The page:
IMPERIAL / BOTTLING WORKS / PORTLAND, OREGON - This is embossed in a somewhat oval slug plate on this actually fairly rare and hard to find Portland, Oregon Hutchinson soda bottle.  Ron Fowler listed these as "rare" in his great book on Oregon soda bottles ("Ice-Cold Soda Pop: An Illustrated History of Oregon Soda Pop Bottlers") which means he believed there were 10-25 examples extant.  I've only had one other of these bottles over the years so believe they are indeed pretty rare.  These are also embossed on the back heel with McC. 7 which indicates it was manufactured by William McCully & Co., one of the biggest and long lived of the 19th century Pittsburgh glass makers...a "dynasty" according to the legendary Dr. Julian Toulouse's "Bottle Maker's and Their Marks" book from 1971.   Although the company dates back to the 1830s, this particular mark was used from the mid-1870s to 1896 when the company ceased the production of bottles (they made only window glass until they ceased operations in 1909).   Ron Fowler apparently found no history on the company (the date listed is "?") so it remains enigmatic though the McC makers marking indicates it dates no later than 1896.  Condition of this example is excellent - near mint with just some very minor scuffing and a several inch scuff type scratch on the back; otherwise the bottle has no chips, cracks, or other damage and has very clean, non-stained glass.  SOLD!

HOFFMAN & JOSEPH / (lion on a column) / ALBANY, OGN. - A very scarce to moderately rare Oregon blob top soda bottle from the only other city in Oregon than Portland to produce blob tops soda bottles (and Albany produced two...this and the related H. D. / ALBANY, O.).  Almost 7" tall, light greenish aqua in color, applied blob finish, smooth base, ca. 1880s.  This is the only example of the Hoffman & Joseph bottles I've encountered with a true applied lip.  I'm pretty sure there must be more around, but this is the only one to my memory.  The physical condition of this bottle is about mint with no chips, cracks, digs, etc.  It does have a few very light scuff marks and some relatively faint water staining inside on one side in a pattern showing that it laid on its side - tipping slightly down - for a century or more (i.e., a dug bottle like virtually all these I've seen).  A must for the Oregon collector and a rare variation with the true applied finish.   SOLD!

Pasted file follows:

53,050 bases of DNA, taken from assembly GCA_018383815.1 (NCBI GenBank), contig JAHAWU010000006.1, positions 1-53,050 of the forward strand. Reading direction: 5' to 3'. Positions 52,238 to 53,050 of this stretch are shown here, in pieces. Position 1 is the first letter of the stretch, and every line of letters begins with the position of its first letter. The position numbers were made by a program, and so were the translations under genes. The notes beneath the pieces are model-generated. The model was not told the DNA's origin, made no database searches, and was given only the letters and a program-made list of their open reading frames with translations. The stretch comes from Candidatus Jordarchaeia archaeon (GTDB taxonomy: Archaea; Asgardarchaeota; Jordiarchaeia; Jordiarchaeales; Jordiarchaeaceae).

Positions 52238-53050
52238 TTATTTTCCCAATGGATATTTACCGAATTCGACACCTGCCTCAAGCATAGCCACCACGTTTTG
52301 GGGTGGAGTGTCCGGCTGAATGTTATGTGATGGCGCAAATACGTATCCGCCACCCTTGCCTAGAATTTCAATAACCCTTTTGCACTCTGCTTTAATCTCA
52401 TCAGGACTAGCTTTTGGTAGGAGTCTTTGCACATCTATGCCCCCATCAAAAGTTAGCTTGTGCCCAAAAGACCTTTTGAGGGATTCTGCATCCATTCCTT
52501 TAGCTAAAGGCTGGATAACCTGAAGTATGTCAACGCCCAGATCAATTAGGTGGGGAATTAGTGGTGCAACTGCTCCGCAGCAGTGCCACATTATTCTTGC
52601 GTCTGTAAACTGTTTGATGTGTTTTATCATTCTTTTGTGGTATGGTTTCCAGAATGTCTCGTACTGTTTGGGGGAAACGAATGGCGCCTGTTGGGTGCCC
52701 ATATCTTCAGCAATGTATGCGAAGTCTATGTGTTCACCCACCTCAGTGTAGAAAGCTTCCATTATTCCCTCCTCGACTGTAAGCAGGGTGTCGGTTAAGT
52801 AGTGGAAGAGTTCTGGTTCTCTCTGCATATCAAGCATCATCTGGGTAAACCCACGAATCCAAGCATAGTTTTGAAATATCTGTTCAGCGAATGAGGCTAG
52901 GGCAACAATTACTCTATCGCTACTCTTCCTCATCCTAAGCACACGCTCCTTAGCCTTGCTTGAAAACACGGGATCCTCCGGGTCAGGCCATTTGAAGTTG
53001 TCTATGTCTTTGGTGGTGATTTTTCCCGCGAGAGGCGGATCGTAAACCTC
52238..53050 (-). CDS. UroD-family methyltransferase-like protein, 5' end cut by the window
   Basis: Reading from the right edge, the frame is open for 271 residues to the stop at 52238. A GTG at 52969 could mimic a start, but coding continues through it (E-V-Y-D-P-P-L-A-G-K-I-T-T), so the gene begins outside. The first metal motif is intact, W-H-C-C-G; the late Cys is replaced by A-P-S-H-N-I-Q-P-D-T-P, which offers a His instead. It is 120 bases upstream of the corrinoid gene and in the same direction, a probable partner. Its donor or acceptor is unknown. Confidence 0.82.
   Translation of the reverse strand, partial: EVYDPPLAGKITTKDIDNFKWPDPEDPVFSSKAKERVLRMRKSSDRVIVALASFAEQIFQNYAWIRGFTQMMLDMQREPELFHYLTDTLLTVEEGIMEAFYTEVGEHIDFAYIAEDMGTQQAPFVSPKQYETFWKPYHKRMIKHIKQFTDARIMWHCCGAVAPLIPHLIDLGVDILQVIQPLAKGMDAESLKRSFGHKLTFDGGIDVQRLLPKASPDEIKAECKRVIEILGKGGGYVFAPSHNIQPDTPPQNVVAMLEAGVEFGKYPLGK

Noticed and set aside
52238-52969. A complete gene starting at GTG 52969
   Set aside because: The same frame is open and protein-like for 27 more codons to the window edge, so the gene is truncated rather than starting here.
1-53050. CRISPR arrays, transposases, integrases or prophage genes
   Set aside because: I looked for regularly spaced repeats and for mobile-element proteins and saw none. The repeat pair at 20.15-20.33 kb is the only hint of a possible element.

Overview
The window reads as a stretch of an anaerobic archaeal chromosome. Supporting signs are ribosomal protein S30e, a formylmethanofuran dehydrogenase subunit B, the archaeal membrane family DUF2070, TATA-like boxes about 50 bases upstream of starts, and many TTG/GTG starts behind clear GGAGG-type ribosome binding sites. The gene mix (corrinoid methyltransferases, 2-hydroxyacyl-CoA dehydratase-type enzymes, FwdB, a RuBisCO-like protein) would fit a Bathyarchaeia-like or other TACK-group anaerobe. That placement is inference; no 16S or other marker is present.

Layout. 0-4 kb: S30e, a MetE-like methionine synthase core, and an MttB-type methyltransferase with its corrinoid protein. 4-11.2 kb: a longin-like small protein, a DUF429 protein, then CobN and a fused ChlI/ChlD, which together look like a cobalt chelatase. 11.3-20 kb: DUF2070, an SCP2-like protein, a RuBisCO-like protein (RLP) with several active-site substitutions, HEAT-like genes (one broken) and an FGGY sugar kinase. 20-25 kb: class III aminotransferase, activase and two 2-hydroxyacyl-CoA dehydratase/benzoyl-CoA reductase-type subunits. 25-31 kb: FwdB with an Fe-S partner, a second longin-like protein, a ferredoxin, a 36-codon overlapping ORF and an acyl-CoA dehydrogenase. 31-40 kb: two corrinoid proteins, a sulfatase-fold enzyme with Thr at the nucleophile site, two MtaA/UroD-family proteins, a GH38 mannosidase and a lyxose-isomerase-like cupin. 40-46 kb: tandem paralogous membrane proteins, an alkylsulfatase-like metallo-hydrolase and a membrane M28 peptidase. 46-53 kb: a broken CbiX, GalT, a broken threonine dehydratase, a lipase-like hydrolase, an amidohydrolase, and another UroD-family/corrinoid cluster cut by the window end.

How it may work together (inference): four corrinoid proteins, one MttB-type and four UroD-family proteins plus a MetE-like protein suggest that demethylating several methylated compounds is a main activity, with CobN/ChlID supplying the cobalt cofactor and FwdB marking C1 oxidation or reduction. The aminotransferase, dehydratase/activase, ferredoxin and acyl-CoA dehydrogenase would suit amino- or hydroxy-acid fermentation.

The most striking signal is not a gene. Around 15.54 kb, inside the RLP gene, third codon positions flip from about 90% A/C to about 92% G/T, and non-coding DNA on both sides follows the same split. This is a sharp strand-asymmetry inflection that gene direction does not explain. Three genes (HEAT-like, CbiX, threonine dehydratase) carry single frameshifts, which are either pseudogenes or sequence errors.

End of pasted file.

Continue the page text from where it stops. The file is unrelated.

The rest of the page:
G. & M. BOTTLING CO. / (G&M monogram) / REGISTERED / PORTLAND, OREGON - This is embossed within a somewhat oval plate (aka "slug plate") on this tall and narrow style of Hutchinson soda with a mug base.  These are fairly rare bottles or at least I have sure seen few of them over the decades and this is the only one I've ever had I think.  The "G" is for John Gagen who operated various soda works around the state from the 1880s to early 1910s including the very small (at the time) eastern Oregon towns of Sumpter, Pendleton, Bend and Baker City.  All this according to Ron Fowler's great book on Oregon soda bottles...where he also noted that this particular bottle was used for only one year, apparently for the Lewis & Clark Exposition in 1905.  No mention of whom the "M" was as Gagen's partner.  The bottling works was on Union Avenue in East Portland (now Martin Luther King Blvd. I think).  Guess that explains the rarity of these, eh?  At the heel inside the "mug" panels is embossed with S. B. & G. Co. which is one of the makers markings for Streator Bottle & Glass Company, who used that mark from the 1880s to 1905; this bottle being from their last year operating under that name (they merged with several other companies that year to form the American Bottle Co.).  There is also a 5 embossed at the heel which is almost certainly a date code for 1905...cool!  Anyway, this example is a pale green aqua color and has some wear and abrasions from use along with a some little "bottle bumping together" ping marks and nicks here and there too.  There is also a weird impact mark with a very hard to see though short crack at the shoulder (part of the mark visible in this image) that shows this bottle has had a hard life.  This bottle was sold to me as not cracked - it really is hard to see but is associated with the rust spot visible in the image.  I suppose this is really a place holder bottle until one can acquire a better example...and priced accordingly.   SOLD!